Satellites orbiting the Earth are growing crazy – how do we prevent them from crashing?

In recent years, satellites have become smaller, cheaper, and easier to build with commercial off-the-shelf parts. Some even weigh less than One gram. This means that more people can afford to send it into orbit. Now, satellite operators are starting to launch massive constellations – groups of hundreds or even thousands of small satellites working together – in Earth orbit.

Instead of one large satellite, groups of small satellites can provide coverage for the entire planet at once. Civilian, military and private operators are increasingly using the towers to create global, continuous coverage of the Earth. Towers can provide a variety of functions, including climate monitoring, disaster management, or digital connectivity, such as satellite broadband.

But to provide coverage for the entire planet with small satellites it takes a lot of them. Moreover, they are required to rotate close to the ground surface to reduce coverage interruptions and connection delays. This means that it occupies an already congested area of ​​space called low Earth orbit, which is 100 to 2000 km above the Earth’s surface.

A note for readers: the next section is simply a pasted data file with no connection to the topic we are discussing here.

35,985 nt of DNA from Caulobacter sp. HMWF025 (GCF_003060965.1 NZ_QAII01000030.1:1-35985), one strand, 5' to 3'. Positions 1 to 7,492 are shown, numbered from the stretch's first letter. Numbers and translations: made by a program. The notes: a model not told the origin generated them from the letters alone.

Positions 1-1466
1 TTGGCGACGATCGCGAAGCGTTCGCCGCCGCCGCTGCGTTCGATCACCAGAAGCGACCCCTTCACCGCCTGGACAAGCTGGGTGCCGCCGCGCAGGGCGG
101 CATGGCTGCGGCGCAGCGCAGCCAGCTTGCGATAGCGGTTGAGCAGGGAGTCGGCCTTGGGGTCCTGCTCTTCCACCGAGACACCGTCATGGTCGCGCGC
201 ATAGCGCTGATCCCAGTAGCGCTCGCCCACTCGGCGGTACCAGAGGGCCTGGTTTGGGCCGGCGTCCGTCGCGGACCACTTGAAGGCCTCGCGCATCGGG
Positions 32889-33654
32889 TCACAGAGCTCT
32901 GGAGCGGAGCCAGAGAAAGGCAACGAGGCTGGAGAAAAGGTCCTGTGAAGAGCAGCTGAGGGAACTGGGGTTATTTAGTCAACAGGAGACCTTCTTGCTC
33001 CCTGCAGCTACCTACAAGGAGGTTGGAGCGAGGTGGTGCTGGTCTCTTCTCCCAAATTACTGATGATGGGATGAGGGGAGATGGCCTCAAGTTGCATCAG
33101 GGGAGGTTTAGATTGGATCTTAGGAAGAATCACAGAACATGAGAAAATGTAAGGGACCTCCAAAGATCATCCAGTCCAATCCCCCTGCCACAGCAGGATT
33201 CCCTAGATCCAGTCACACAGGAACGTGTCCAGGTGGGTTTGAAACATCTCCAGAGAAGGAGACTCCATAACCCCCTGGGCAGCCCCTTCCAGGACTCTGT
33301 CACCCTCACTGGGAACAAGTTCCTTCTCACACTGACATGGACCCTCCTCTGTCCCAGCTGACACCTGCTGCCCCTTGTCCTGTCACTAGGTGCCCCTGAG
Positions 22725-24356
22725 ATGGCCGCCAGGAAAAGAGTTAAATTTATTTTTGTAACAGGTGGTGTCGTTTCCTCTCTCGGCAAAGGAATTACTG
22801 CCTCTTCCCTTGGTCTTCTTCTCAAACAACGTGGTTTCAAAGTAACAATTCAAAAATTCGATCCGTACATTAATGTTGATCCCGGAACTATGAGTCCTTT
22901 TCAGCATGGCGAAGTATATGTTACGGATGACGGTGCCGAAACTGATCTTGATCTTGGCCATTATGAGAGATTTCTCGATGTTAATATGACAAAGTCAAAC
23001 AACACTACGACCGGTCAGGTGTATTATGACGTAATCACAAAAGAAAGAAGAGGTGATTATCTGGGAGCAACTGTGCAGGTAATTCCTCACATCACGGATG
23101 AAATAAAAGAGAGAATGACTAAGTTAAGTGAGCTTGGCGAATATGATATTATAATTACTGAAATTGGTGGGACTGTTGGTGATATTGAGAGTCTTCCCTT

There are several issues associated with bringing multiple satellites into orbit, from Junk space hazards to me Our view is obstructed From the night sky. But the shift toward massive constellations is also a challenge for global space management.

exist Nearly 3,000 active satellites In Earth orbit today, this is set To rise In the coming years. The European Commission, for example, recently Announce your plans To launch thousands of satellites into Earth orbit, as well as a growing list of massive tower launches planned.

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